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Warren Beatty and Faye Dunaway shake off Oscars envelopegate saga

The duo at the centre of envelopegate have brushed off the spectacular blunder that will go down in Oscars history... for all the wrong reasons.

By Candice Mehta-Culjak
While making a surprise appearance at the Governors Ball, the official afterparty of the Academy Awards, Warren Beatty, 79, and Faye Dunaway, 76, took the opportunity to explain that they were not to blame for Best Picture controversy at this year's Academy Awards.
“It wasn’t us,” Warren told Faye at the exclusive event in the early hours of February 27, when she asked if they were “in the sink.”
“People thought I was being dramatic but I wasn’t,” Warren explained while speaking with the Daily Mail.
“There was something wrong. I showed it to Faye and she said La La Land.”
Faye and Warren were on a mission to set the story straight. (Image via H. Walker/REX/Shutterstock).
Faye and Warren starred alongside each other in the iconic film Bonnie And Clyde. (Image via H. Walker/REX/Shutterstock).
Poor Warren was the unlucky presenter who was somehow handed the wrong envelope to read out.
In case you missed it, Warren, who was tasked with presenting the award for Best Picture alongside Faye, was mistakenly handed the envelope for the Best Actress award – which had already been announced and presented to Emma Stone for La La Land.
As he hesitated, failing the understand the words before him, Warren passed the card over to his co-presenter who, seeing only La La Land printed on the card, proclaimed it the winner.
The production team of La La Land were well into their acceptance speech for Best Picture, as it was revealed the WRONG winner had been announced.
A clearly rattled Warren tried to explain himself: "I want to tell you what happened. I opened the envelope and it said Emma Stone, La La Land. That's why I took such long look at Faye and at you."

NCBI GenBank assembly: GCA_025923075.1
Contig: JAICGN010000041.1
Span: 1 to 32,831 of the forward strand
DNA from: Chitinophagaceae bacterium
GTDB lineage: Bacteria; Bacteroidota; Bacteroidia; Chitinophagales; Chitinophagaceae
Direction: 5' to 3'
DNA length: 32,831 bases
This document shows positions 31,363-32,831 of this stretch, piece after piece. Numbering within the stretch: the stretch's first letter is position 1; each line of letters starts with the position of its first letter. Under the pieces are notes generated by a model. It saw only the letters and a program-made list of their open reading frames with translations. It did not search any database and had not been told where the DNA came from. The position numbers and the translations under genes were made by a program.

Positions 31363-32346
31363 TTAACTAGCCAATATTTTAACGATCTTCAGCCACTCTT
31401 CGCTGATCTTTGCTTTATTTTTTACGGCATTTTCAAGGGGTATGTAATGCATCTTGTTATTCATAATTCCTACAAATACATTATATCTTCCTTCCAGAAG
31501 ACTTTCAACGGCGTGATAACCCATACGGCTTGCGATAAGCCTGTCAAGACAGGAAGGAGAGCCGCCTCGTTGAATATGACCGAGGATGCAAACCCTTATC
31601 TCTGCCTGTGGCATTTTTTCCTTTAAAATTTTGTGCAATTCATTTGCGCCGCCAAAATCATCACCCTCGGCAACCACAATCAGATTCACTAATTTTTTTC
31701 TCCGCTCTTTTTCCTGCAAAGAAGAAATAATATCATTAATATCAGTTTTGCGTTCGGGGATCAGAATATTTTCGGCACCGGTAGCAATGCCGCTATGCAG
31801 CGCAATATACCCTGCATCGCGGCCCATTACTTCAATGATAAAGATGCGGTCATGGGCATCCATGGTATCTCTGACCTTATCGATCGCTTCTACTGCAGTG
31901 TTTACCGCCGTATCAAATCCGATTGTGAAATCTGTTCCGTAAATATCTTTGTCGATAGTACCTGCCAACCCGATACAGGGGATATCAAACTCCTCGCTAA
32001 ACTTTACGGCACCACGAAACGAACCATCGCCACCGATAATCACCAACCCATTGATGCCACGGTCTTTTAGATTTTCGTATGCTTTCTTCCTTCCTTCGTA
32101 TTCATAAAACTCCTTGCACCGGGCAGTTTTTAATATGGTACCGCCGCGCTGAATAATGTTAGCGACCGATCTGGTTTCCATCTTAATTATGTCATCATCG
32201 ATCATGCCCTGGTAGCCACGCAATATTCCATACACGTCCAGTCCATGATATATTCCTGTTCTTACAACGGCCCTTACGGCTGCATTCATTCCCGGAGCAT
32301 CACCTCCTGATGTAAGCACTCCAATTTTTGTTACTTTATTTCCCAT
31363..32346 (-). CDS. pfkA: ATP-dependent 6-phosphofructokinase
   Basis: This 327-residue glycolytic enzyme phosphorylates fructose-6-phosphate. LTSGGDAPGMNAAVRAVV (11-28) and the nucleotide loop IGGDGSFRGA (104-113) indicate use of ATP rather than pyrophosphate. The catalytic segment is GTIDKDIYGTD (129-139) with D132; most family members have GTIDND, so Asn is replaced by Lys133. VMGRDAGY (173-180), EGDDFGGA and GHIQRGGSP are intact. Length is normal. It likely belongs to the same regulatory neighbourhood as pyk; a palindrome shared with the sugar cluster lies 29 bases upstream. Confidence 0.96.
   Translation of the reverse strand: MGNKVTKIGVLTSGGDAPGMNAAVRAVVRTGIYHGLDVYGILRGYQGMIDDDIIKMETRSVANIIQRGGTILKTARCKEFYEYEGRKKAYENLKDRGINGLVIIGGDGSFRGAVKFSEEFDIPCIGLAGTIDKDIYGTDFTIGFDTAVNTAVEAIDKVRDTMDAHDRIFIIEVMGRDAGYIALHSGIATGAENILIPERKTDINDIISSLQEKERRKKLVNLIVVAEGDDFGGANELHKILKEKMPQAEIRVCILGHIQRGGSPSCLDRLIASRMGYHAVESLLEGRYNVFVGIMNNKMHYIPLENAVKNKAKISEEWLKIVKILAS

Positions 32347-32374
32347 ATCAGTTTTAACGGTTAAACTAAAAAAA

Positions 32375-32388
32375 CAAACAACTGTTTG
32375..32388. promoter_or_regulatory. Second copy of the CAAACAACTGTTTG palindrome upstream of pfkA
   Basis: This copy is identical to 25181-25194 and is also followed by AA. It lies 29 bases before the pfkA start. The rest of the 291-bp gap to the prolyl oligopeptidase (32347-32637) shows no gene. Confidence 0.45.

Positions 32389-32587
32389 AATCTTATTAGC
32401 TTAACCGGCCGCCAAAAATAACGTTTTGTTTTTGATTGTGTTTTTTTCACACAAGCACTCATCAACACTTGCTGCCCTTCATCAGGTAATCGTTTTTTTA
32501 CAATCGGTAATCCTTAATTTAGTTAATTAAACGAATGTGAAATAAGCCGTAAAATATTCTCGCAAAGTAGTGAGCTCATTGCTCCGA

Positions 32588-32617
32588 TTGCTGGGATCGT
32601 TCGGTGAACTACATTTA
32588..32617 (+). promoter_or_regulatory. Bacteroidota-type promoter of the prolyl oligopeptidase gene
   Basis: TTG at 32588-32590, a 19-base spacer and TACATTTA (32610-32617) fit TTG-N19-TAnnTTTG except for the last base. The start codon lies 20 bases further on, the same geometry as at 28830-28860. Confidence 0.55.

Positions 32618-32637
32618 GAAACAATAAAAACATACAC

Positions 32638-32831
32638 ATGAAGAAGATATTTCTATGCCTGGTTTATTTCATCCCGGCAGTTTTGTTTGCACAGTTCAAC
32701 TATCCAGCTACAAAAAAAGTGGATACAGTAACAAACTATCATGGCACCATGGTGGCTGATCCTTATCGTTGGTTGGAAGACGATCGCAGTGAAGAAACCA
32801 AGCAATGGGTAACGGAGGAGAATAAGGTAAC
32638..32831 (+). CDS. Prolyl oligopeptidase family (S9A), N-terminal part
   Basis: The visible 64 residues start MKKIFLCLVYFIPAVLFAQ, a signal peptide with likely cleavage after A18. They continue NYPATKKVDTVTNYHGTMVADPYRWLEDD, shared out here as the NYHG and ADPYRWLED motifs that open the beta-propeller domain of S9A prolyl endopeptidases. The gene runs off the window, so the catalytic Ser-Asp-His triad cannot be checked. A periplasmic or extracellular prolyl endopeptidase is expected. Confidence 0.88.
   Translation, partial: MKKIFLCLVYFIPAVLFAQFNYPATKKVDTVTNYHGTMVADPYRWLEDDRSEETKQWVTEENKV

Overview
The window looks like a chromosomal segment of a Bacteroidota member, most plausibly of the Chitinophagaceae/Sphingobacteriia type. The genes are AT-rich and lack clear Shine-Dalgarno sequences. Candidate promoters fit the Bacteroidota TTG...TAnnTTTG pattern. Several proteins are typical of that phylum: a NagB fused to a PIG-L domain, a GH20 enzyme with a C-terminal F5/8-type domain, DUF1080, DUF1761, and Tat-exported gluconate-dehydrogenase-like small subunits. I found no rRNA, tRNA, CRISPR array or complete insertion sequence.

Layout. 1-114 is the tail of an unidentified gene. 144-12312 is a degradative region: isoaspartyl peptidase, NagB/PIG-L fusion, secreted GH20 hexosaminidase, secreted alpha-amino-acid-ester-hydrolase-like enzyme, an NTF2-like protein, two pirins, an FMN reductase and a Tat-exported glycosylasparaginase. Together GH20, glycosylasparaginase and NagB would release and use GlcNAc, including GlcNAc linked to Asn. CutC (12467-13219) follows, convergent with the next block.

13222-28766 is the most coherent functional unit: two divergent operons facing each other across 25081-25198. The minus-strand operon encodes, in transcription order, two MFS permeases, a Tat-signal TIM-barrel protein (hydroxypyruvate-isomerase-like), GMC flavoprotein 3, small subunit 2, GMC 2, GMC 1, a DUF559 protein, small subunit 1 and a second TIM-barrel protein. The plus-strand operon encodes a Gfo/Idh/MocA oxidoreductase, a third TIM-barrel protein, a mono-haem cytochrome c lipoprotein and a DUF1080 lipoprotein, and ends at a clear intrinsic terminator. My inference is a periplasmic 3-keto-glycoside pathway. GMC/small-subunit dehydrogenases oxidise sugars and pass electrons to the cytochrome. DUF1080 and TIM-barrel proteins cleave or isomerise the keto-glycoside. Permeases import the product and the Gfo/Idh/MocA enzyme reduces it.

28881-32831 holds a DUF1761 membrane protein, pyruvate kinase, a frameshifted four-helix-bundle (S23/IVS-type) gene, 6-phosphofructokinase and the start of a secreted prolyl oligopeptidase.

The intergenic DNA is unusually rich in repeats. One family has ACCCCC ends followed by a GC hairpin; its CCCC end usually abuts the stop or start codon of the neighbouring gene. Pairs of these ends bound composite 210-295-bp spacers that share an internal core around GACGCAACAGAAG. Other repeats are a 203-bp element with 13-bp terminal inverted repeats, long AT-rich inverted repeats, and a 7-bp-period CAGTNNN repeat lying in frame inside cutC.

Yikes!
WATCH: The awkward blunder happened live on television. Post continues after video...
The Daily Mail report that Warren was overheard backstage after the blunder, describing the brush as “one of the strangest things that's ever happened” to him.
They add that at this point a security guard attempted to recover the envelope from the veteran actor to which he responded, “Security is not getting this. I'm giving it to (Moonlight director) Barry Jenkins at a later time.”
Warren attended the after-party confidently, despite reports that his wife Annette Bening called to instruct the actor to go home. Explaining that he wanted to attend the ball as he'd done nothing wrong, Warren stayed at the event - with the controversial envelope clutched tightly in hand.
It's reported that Warren wouldn't allow anyone to see the controversial envelope.
PwC, formerly Pricewaterhousecoopers, the official accounting firm tasked with calculating the nominations and votes for the 2017 Oscars, released a statement in the wake of the Best Picture controversy.
"We sincerely apologise to Moonlight, La La Land, Warren Beatty, Faye Dunaway, and Oscar viewers for the error that was made during the award announcement for Best Picture," the statement, which was shared on their official Twitter account, began.
"The presenters had mistakenly been given the wrong category envelope and when discovered, was immediately corrected. We are currently investigating how this could have happened, and deeply regret that this occurred. We appreciate the grace with which the nominees, the Academy, ABC, and Jimmy Kimmel handled the situation," it concluded.
Emma Stone also weighed in on the blunder, explaining, "I think we all would have loved to win Best Picture, but we are so happy for Moonlight, one of the best films all time."
"I was pretty beside myself. But I was also holding my Best Actress in a Leading Role card the entire time."
"So whatever the story, I don't mean to start stuff," she said to a stunned press room.
It’s thought that Warren was mistakenly handed a duplicate of the same card Emma graciously accepted earlier in the evening.
Moonlight's director Barry Jenkins took a dignified approach to the results.
"I think all the movies nominated were worthy," he told the media.
"I accepted the results and I applauded with everyone else. I noticed the commotion that was happening and I thought something strange had occurred. I'm sure you saw my face when the results."
"I've watched the Academy Awards before and have never seen that happen. It made a very special feeling even more special, but not in the way I expected!”

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